Wednesday, 1 December 2021
Mitochondrial Donation Law Reform (Maeve's Law) Bill 2021; Consideration in Detail
by leave—I move amendments (7) to (16) together:
(7) Schedule 1, item 19, page 34 (line 4), omit the definition of pronuclear transfer.
(8) Schedule 1, item 19, page 34 (line 5), omit the definition of second polar body transfer.
(9) Schedule 1, item 20, page 34 (line 15), omit paragraph 7A(b).
(10) Schedule 1, item 20, page 34 (line 17), omit "transfer;", substitute "transfer.".
(11) Schedule 1, item 20, page 34 (line 18), omit paragraph 7A(e).
(12) Schedule 1, item 20, page 35 (cell at table item 1, column headed "the permitted techniques are …", paragraph (b)), omit the paragraph.
(13) Schedule 1, item 20, page 35 (cell at table item 1, column headed "the permitted techniques are …", paragraph (e)), omit the paragraph.
(14) Schedule 1, item 20, page 35 (cell at table item 2, column headed "the permitted techniques are …" ), omit the cell, substitute:
maternal spindle transfer
(15) Schedule 1, item 20, page 35 (line 14) to page 36 (line 4), omit section 7D.
(16) Schedule 1, item 20, page 36 (line 29) to page 37 (line 8), omit section 7G.
These amendments go to what I believe is a fundamental area of difference in terms of the ethical consideration of this matter, and I'll put it in this context: there are essentially five techniques which are provided for in this bill, but they can be split into two categories. There's a category of mitochondrial techniques which involve the transfer of material between eggs—namely, the maternal spindle transfer and the geminal vesicle transfer. They don't involve any destruction of an embryo in order to undertake those techniques. There are three other techniques that involve transfer of material between zygotes or embryos—namely, pronuclear transfer, first polar body transfer and second polar body transfer. These three techniques involve, necessarily as part of the undertaking of the procedure, the destruction of a zygote or an embryo.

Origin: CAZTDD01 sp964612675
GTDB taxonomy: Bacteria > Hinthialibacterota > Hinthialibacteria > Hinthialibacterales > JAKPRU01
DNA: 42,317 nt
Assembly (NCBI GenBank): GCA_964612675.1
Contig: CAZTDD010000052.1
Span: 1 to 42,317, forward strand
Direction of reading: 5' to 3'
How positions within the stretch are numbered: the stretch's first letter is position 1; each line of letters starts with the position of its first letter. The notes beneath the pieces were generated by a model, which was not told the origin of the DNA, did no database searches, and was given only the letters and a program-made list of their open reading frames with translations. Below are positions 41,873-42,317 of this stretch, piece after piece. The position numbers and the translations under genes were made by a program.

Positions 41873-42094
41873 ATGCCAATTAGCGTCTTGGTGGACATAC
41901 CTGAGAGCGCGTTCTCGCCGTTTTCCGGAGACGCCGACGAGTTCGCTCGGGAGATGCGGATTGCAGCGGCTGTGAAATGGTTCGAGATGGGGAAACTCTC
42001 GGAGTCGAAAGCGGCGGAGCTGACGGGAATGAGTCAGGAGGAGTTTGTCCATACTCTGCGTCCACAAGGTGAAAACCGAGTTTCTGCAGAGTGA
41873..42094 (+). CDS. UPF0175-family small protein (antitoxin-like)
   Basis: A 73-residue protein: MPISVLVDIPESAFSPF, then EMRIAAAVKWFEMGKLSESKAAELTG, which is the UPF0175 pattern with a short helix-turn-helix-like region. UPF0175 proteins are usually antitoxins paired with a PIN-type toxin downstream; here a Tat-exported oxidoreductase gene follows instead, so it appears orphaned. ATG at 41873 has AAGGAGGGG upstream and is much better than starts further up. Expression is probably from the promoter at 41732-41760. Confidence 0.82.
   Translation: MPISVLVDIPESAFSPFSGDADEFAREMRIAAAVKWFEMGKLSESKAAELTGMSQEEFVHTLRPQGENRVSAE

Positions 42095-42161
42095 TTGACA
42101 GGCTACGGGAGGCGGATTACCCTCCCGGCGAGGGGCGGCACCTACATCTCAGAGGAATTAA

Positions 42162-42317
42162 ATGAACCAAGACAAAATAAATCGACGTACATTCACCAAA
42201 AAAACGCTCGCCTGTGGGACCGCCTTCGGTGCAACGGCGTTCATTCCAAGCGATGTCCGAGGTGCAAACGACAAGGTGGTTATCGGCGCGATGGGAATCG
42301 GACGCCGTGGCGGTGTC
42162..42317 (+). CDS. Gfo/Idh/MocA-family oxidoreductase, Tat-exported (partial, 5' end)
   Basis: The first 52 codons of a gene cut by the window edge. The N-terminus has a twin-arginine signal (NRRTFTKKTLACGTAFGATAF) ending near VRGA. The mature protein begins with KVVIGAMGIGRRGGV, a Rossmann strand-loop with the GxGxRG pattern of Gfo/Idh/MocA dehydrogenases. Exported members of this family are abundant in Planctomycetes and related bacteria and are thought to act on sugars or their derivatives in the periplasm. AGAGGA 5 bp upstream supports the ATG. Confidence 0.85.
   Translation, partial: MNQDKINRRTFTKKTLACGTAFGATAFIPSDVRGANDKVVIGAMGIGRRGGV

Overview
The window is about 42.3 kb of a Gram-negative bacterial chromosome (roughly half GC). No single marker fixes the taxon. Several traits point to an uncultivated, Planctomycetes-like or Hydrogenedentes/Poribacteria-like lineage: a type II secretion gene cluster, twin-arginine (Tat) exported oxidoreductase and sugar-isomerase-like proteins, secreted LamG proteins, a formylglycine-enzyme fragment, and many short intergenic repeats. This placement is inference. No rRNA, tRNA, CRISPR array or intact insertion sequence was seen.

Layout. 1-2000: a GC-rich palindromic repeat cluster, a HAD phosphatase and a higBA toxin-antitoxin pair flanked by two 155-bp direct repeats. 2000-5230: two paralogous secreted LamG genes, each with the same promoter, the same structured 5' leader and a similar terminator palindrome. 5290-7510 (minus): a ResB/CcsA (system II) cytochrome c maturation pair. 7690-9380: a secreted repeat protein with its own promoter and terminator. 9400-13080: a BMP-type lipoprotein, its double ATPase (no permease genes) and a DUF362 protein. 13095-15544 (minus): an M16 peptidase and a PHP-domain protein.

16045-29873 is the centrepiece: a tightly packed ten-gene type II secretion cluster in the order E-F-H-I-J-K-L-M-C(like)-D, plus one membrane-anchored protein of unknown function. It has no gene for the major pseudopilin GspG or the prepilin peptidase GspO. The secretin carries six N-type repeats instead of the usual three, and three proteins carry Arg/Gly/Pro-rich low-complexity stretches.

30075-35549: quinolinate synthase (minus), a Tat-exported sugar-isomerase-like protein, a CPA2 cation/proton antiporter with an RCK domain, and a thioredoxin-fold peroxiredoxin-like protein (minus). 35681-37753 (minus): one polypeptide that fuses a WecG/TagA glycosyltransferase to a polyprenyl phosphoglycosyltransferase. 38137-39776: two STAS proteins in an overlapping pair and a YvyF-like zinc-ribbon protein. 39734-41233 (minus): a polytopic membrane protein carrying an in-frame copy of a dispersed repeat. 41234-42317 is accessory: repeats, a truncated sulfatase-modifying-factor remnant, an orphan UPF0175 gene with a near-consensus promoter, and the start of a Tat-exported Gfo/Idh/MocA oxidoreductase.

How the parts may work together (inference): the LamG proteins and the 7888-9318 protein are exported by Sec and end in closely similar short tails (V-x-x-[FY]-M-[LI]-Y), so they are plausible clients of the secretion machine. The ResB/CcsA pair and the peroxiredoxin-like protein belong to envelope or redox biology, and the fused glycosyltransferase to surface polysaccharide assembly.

I note in passing that under the bill only two techniques—namely, maternal spindle transfer and pronuclear transfer—are permitted for the clinical trial licence phase. But one of these techniques—namely, pronuclear transfer—involves the destruction of the zygote or the embryo. Accordingly, these amendments, when taken together, would remove from the bill those techniques or procedures which result in the destruction of the embryo. It would allow mitochondrial research to be undertaken involving the gametes, the egg and the sperm, but it wouldn't involve the destruction of an embryo. For me, that is a line at the end of the day consistent with the view that I took almost 20 years ago when we were discussing stem cell research and cell therapy at that time—that there is a line between techniques which do not involve the destruction of an embryo and the techniques which do involve the destruction of the embryo.
Given the experimental nature of what has been proposed, the absence of any data from the UK, as I referred to earlier, and the lack of any evidence that these techniques will achieve what is proposed, I believe it is entirely reasonable to ban the deliberate destruction of a zygote or an embryo at this stage. Moreover, we're told that this research is probably going to take 10 years or more even at the very basic stage, so, if there is some further evidence that arises from the research over the coming years, then it's entirely appropriate for this parliament to address it again sometime in the future. But I, and I suspect some others in this place, believe that at this stage it's inappropriate to allow techniques to go forward which would involve the destruction, necessarily as part of that technique, of the embryo, and that's why I've moved these particular amendments. Again, I could speak at much greater length, but I suspect that members understand what the position is that I'm putting in relation to these amendments. I commend the amendments to the House.